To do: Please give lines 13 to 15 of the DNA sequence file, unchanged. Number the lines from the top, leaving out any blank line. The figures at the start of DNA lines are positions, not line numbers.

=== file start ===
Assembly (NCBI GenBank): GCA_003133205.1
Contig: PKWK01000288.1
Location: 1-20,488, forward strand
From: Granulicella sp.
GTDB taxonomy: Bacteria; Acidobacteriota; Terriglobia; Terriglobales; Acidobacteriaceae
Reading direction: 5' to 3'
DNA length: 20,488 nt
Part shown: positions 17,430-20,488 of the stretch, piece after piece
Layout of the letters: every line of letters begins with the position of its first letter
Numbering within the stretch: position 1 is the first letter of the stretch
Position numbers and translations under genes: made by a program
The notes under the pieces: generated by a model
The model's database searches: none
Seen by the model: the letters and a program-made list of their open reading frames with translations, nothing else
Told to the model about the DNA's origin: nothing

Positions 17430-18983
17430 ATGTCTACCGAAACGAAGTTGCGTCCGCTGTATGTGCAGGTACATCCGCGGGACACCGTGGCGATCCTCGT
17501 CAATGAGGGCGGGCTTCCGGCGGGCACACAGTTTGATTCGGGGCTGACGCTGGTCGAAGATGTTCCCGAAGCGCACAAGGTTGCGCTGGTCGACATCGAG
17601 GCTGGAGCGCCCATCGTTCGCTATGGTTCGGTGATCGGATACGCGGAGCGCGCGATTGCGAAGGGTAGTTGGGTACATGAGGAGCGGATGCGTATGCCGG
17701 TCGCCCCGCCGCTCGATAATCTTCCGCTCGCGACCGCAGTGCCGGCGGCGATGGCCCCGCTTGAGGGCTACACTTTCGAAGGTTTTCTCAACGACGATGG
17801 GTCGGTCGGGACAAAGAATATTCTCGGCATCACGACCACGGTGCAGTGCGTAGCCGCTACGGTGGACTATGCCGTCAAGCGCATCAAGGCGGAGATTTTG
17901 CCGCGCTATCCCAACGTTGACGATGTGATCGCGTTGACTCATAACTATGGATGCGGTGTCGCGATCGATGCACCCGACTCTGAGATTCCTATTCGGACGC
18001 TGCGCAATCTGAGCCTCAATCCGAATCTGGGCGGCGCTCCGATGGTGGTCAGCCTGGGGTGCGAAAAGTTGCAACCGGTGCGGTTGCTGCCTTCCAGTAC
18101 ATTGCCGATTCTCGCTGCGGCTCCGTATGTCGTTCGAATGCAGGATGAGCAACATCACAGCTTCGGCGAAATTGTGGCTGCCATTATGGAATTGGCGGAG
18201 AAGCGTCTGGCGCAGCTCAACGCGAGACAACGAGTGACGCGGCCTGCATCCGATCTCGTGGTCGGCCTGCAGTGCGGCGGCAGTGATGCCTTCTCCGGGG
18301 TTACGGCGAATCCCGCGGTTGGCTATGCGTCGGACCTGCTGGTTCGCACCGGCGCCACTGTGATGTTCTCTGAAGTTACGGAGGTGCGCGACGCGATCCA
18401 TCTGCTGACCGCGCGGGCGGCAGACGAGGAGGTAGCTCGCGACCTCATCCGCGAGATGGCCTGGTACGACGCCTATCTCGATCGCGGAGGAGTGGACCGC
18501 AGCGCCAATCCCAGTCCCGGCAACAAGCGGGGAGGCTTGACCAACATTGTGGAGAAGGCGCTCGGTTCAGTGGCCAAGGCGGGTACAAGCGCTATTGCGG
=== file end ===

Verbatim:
The model's database searches: none
Seen by the model: the letters and a program-made list of their open reading frames with translations, nothing else
Told to the model about the DNA's origin: nothing